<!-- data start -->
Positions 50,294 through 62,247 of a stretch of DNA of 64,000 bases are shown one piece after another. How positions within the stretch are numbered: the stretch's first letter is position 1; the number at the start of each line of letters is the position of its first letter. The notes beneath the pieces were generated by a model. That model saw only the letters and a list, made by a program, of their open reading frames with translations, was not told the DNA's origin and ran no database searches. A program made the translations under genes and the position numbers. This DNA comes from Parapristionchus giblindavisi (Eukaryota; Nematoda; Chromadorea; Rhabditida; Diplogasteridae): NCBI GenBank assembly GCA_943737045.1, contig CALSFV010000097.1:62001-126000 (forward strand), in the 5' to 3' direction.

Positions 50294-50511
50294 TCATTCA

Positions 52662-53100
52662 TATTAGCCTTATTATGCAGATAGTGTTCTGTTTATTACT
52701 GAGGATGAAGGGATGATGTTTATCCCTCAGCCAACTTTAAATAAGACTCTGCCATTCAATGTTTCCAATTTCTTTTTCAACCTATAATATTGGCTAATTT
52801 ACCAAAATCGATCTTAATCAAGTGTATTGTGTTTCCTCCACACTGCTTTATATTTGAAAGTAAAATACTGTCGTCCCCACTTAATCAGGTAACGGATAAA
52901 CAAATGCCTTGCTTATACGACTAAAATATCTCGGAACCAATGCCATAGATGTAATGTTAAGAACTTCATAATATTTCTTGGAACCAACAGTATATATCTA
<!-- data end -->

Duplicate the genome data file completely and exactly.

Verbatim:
Positions 50,294 through 62,247 of a stretch of DNA of 64,000 bases are shown one piece after another. How positions within the stretch are numbered: the stretch's first letter is position 1; the number at the start of each line of letters is the position of its first letter. The notes beneath the pieces were generated by a model. That model saw only the letters and a list, made by a program, of their open reading frames with translations, was not told the DNA's origin and ran no database searches. A program made the translations under genes and the position numbers. This DNA comes from Parapristionchus giblindavisi (Eukaryota; Nematoda; Chromadorea; Rhabditida; Diplogasteridae): NCBI GenBank assembly GCA_943737045.1, contig CALSFV010000097.1:62001-126000 (forward strand), in the 5' to 3' direction.

Positions 50294-50511
50294 TCATTCA

Positions 52662-53100
52662 TATTAGCCTTATTATGCAGATAGTGTTCTGTTTATTACT
52701 GAGGATGAAGGGATGATGTTTATCCCTCAGCCAACTTTAAATAAGACTCTGCCATTCAATGTTTCCAATTTCTTTTTCAACCTATAATATTGGCTAATTT
52801 ACCAAAATCGATCTTAATCAAGTGTATTGTGTTTCCTCCACACTGCTTTATATTTGAAAGTAAAATACTGTCGTCCCCACTTAATCAGGTAACGGATAAA
52901 CAAATGCCTTGCTTATACGACTAAAATATCTCGGAACCAATGCCATAGATGTAATGTTAAGAACTTCATAATATTTCTTGGAACCAACAGTATATATCTA